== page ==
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A Simple Motto

“From the very beginning I felt that I had struck my life work, and would not allow myself to entertain a thought of any other occupation. Then I kept in mind the [simple] motto, ‘What is worth doing, is worth doing well.’”
 
—Henry Sherwin, on the occasion of the company’s 50th anniversary, 1916
 
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Campaigning with Color Chips

The popular Sherwin-Williams Color Chips campaign launched in 2010, with a series of animated television ads that transported audiences into worlds constructed entirely out of color chips. “Make the most of your color with the very best paint,” the ads urged.
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Jornt Truck

Few Sherwin-Williams vehicles have attracted as much attention as this one, custom-made in 1931 by Frank Jornt for his brother, William Jornt. As owners of the Jornt Brothers Hardware Store in Kenosha, Wisconsin, William and Frank covered the earth in style.
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DIY Automobile Finishes

Ever considered repainting your own car? So did our ancestors, apparently. Back in the 1920s, Sherwin-Williams offered a set of auto enamels and a complete how-to guide for automobile owners. As the booklet cautioned, however: “It should be remembered that in refinishing a car, as in everything else, the beauty of the finish and the success of the job will be commensurate with the amount of care taken in preparation and finishing.” Good luck!
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Chess Game

Fancy your chances against a chess master? To attract visitors at the annual Homebuilders’ Show in Dallas in 1976, Sherwin-Williams arranged for chess master John Jacobs to sit at a chessboard with pieces covered in Sherwin-Williams paint. Crowds gathered as Jacobs challenged brave volunteers in five-minute matches. Checkmate!
 
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The Original Dutch Boy

Did you know that the Dutch Boy is really an Irish boy? In 1906, while playing ball in his yard,

7-year-old Michael Edwin Brady was spotted by painter Carmichael Earl and asked to sit for the famous portrait. Brady did no other modelling, but later in life he became an artist, working as a cartoonist for the Brooklyn Daily Eagle.
 
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Overcoming Adversity

When the Sherwin-Williams offices and warehouse in San Francisco were destroyed in the earthquake of April 1906, the company bounced back immediately. A sign was placed in the rubble: “The Sherwin-Williams Co. will occupy these premises about June 1st, 1906. Several car loads of products now being rushed from our factories. Yours for Greater San Francisco, The Sherwin-Williams Co.”
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Salesman on a Sled

Our trailblazing sales representatives were made of tough stuff. Here’s a photograph from 1922, showing Mr. Humfrey of Alaska on his way to see a dealer. The temperature outside? A chilly 40 degrees below zero.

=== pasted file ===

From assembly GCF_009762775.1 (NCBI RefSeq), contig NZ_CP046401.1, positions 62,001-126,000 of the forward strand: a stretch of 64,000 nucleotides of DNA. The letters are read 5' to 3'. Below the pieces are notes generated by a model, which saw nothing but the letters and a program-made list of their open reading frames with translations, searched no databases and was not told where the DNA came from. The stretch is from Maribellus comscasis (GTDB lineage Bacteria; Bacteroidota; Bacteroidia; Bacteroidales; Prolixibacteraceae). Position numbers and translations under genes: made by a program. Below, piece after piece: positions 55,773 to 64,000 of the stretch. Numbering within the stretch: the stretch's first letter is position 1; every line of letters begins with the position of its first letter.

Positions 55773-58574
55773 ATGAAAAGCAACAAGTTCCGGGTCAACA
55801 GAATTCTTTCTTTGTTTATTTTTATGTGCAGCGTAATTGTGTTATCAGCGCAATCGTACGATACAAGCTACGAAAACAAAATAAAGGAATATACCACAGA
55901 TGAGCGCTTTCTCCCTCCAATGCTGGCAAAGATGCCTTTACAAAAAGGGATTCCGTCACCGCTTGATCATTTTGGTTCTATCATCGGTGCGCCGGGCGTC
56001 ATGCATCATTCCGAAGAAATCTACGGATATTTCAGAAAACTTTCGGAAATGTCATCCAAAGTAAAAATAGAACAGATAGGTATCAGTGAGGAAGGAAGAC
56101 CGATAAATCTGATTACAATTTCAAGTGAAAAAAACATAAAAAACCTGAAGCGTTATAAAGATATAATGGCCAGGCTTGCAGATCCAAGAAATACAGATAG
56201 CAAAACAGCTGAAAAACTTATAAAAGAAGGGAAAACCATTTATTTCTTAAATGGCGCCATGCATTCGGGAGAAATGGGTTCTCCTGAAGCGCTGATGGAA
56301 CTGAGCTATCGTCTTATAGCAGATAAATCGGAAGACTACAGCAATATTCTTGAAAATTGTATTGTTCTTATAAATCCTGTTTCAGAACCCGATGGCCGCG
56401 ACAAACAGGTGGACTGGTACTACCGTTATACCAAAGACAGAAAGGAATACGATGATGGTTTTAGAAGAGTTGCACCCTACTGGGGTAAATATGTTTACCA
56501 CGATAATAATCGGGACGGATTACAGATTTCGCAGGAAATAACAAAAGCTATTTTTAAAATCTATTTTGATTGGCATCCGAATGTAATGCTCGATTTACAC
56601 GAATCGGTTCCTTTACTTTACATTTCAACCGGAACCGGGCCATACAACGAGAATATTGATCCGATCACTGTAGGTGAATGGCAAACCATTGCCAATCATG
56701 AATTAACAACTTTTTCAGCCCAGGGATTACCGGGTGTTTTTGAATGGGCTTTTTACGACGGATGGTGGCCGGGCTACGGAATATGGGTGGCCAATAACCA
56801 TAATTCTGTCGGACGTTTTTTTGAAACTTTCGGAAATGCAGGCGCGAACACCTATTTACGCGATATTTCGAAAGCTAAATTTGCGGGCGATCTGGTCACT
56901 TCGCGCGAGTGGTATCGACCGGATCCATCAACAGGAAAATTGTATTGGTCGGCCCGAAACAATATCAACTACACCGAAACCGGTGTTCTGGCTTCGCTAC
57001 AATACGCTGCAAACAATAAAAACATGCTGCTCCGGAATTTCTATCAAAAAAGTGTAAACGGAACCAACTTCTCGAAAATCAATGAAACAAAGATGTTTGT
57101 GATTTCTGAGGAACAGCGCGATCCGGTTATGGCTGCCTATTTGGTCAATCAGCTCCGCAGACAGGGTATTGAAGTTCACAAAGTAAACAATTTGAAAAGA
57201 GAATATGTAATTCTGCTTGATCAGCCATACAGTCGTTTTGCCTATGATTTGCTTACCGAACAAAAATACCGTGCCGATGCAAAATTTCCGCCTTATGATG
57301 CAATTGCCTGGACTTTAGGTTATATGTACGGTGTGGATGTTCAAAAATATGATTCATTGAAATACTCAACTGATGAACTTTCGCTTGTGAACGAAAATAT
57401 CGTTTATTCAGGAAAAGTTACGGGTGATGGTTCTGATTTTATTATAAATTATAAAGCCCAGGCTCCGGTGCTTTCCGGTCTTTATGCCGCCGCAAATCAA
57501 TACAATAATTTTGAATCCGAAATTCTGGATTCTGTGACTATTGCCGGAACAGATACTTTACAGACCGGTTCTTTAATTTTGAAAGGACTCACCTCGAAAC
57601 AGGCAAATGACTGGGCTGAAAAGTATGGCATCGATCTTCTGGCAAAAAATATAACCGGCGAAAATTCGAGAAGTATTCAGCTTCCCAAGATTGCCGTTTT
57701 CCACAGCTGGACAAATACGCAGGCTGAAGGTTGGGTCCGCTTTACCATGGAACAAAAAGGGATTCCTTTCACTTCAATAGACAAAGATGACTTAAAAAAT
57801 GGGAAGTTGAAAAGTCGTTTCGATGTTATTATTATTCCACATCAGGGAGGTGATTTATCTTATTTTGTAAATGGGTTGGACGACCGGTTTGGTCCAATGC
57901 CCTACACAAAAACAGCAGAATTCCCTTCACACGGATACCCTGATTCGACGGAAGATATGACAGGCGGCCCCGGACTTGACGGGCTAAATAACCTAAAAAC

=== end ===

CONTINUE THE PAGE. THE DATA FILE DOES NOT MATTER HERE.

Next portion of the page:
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Secret Footsteps

This unusual photograph was captured at Cornell University in 1948. Legend has it that statues of the university’s founders come to life and walk around the campus, leaving footsteps in their wake. No one is supposed to know how the footsteps appear — hence the young man’s surprise at being discovered with a can of Sherwin-Williams paint.
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South of the Equator

Did you know that the first batch of SWP made south of the equator was produced at the Sherwin-Williams plant in Sydney, Australia, in September 1918?
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Mexican Operation

In 1947, our subsidiary in Mexico was the only one in Latin America to own and operate branch stores. Here is a photograph of our delivery trucks outside of the plant in Mexico City.
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Stamps and Dollar Bills

In the 1920s and 1930s, Americans had Sherwin-Williams inks in their pockets and on their envelopes. Following a blind test, the United States Bureau of Engraving and Printing selected Sherwin-Williams Chrome Green and Red Lake No. 1 and No. 6 to cover the 2-cent postage stamp and the backs of $1 and $5 bills. Here is a photograph of the postage stamp vault stocked with more than a billion stamps.
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First Overseas Representative

The first Sherwin-Williams representative sent abroad was Fred C. Donnison, who departed in 1901 for Australia and the Philippines, where he secured one of the largest orders the company had ever received. Before long, many government buildings in the Philippines were finished with Sherwin-Williams products. In this photograph taken in the Philippines in 1917, Donnison appears second from the left.
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Time for School

In 1939, a national conference convened to draw up a long list of standards for school bus construction. Sherwin-Williams color consultant Harry H. Scheid attended the conference and played a key role in the selection of the color yellow for the buses. The color that was chosen, named National School Bus Chrome, was deemed the color that is easiest to see in the limited light of early morning and late afternoon.